Friday, June 29, 2018

Quilts, a novel, and the Florida scrub

Details from page 26 in the 2018 Journal of Florida Literature, vol 26
My article about the meaning of quilts in South Moon Under
is in the 2018 edition of the Marjorie Kinnan Rawlings
Journal of Florida Literature, vol. 26. (Gerri Bauer photo)
Florida in the 1920s and 1930s was filled with hidden backwoods homesteads. The frenzied activity of the Florida Land Boom may well have been on another planet, for anyone visiting these pioneer settlements. One such visitor was author Marjorie Kinnan Rawlings.

Rawlings moved to Florida in 1928. As part of her research, she trekked into the Florida scrub  near Ocala to live with a Cracker family named Fiddia in 1931. Her experiences and meticulous notes evolved into her 1933 novel, South Moon Under, which was a finalist for the Pulitzer Prize. (Her best-known novel, The Yearling, won the Pulitzer in 1939.)

South Moon Under is my favorite Rawlings' novel, not least because a thread about quilting runs through it, as hidden as those old homesteads were. More about that later. This blog post is now going to split into two threads, no pun intended.

One thread highlights a video featuring the granddaughter of the woman Rawlings stayed with in the Ocala forest. The other is about the novel's quilting aspect, and about the article in which I explore quilting's place in the narrative. The article is published in the 2018 issue of The Marjorie Kinnan Rawlings Journal of Florida Literature, Volume 26. (Yes, shameless plug.) The journal is published by the Marjorie Kinnan Rawlings Society, of which I'm a member.

Rawlings' hosts in the forest were Piety Fiddia and her son. Rawlings learned about and tried her hand at many aspects of the Fiddias' self-sufficient pioneer life. She then gave the name Piety to the fictional mother in South Moon Under. 

The real Piety's granddaughter, Carol Fiddia Laxton, said Rawlings' writing captured her grandmother so perfectly, she could almost see her on the pages of the novel. That comment, and others about life in pioneer Florida and Carol's childhood memories of Rawlings, are in the wonderful video embedded below. The video was filmed at Marjorie Kinnan Rawlings Historic State Park in Cross Creek, and was sponsored by the Friends of Marjorie Kinnan Rawlings Farm.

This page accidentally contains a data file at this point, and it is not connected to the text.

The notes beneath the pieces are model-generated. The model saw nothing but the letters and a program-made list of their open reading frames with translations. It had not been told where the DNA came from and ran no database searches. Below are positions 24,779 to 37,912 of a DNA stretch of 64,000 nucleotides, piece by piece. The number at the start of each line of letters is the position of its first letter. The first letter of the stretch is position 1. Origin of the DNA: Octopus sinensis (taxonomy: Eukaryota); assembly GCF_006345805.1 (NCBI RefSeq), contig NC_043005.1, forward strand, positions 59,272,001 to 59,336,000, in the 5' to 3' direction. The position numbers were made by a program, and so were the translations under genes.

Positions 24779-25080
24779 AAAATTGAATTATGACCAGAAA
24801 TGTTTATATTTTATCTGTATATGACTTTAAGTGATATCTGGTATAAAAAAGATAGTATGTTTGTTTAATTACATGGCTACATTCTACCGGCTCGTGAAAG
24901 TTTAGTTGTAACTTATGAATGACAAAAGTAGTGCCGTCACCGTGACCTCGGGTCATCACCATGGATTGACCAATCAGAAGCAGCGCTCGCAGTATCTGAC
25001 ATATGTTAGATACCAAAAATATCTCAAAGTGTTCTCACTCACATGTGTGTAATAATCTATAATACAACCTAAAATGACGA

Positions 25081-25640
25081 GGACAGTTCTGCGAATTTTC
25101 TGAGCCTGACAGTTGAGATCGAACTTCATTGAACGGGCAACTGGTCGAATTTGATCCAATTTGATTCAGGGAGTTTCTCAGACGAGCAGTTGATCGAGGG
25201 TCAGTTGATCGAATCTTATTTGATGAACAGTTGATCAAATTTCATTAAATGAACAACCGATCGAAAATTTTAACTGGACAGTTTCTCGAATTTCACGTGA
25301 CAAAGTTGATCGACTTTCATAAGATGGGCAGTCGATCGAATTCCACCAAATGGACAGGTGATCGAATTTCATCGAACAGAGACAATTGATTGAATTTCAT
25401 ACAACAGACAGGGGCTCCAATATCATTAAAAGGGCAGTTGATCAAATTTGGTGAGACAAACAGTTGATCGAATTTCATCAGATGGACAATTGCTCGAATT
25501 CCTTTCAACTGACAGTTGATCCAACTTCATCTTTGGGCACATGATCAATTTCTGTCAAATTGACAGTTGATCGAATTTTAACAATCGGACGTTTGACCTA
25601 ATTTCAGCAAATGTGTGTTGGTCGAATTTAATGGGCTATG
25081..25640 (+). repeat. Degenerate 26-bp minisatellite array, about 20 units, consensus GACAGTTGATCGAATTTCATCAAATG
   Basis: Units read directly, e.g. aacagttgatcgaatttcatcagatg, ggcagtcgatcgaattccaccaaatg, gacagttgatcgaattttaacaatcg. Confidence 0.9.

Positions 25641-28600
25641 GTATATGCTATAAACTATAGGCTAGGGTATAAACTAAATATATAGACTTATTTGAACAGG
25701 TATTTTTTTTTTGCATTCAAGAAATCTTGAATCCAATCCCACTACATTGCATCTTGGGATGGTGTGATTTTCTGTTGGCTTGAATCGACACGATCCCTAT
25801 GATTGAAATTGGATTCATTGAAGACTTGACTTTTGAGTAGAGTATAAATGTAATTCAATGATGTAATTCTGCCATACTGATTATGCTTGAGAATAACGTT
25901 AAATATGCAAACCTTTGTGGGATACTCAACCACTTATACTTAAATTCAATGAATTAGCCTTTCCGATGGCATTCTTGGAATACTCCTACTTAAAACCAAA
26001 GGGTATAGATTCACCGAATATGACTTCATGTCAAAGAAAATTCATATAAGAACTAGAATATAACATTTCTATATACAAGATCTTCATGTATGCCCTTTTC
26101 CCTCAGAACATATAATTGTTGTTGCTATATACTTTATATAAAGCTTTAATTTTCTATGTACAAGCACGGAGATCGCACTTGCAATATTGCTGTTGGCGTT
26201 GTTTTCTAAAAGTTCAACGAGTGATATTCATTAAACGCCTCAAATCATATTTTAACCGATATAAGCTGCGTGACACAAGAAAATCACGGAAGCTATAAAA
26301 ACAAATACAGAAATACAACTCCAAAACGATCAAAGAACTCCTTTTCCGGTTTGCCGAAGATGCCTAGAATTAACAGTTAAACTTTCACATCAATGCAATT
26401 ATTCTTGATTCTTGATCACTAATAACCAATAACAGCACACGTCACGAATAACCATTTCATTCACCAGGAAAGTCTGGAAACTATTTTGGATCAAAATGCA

Back to the novel and its quilts: My curiosity about the bedcovers' role was sparked the first time I read the book years ago, but went dormant. About three years ago, I re-read the novel, and the quilting again jumped out at me. I knew I wanted to write about it, but why? What did the quilting signify and why was it featured enough in the narrative for me to notice?

Rawlings didn't use words indiscriminately, but she did use metaphors. I let my ideas percolate for several months and periodically did some research, but still came up empty. Then my mother fell gravely ill, and I started driving back and forth through the Ocala National Forest two, sometimes three, times a week. My mother died, and the trips continued as I settled her estate, relocated my ill father, and sold their Ocala house.

This was an emotionally hard time for me, as you can guess. Each time I drove, the forest portion of my journey soothed my psyche. And each time, I'd think of the novel and the quilting, especially when I passed the sign for the Big Scrub turnoff. The road leads to a now-abandoned homestead that once inspired Rawlings' writing. I'd see the sign, think of the author, think of the novel, and circle back to quilts. For I come from a long line of women who plied the needle, sometimes to keep themselves and their families alive. They sewed as peasants in Europe and in sweatshops in New York City, not as Crackers in the Florida scrub. But some things transcend physical boundaries.

On my drives, I thought about mothers and daughters, needlework, communities, connections, so many things. And one day, the missing link I sought was ... just there, in my mind.  I had just passed State Road 19, and noted one of my journey's landmark sandhills as I rounded a curve. Before I reached the Big Scrub sign the answer came to me in a flash. The quilting in the novel connects women. It helps the fictional Piety thread her extended family together in a way that ensures survival in the scrub beyond basic necessities. Finally, I was able to write the article that became "Piety's Quilts: Stitching Family and Fabric in South Moon Under." Finally, the meaning of the quilts was clear.

Quilting is a multifaceted art and craft in the 21st century. It encompasses all genders, a range of genres and applications, and collective endeavors such as the NAMES Project AIDS Memorial Quilt, which I was privileged to see about 20 years ago. But in the story world of South Moon Under, and in the daily life I try to uncover in this blog, quilting was part of the pioneer woman's domain. It was something that gave her agency. And that's important no matter what the era.

Here's the video:

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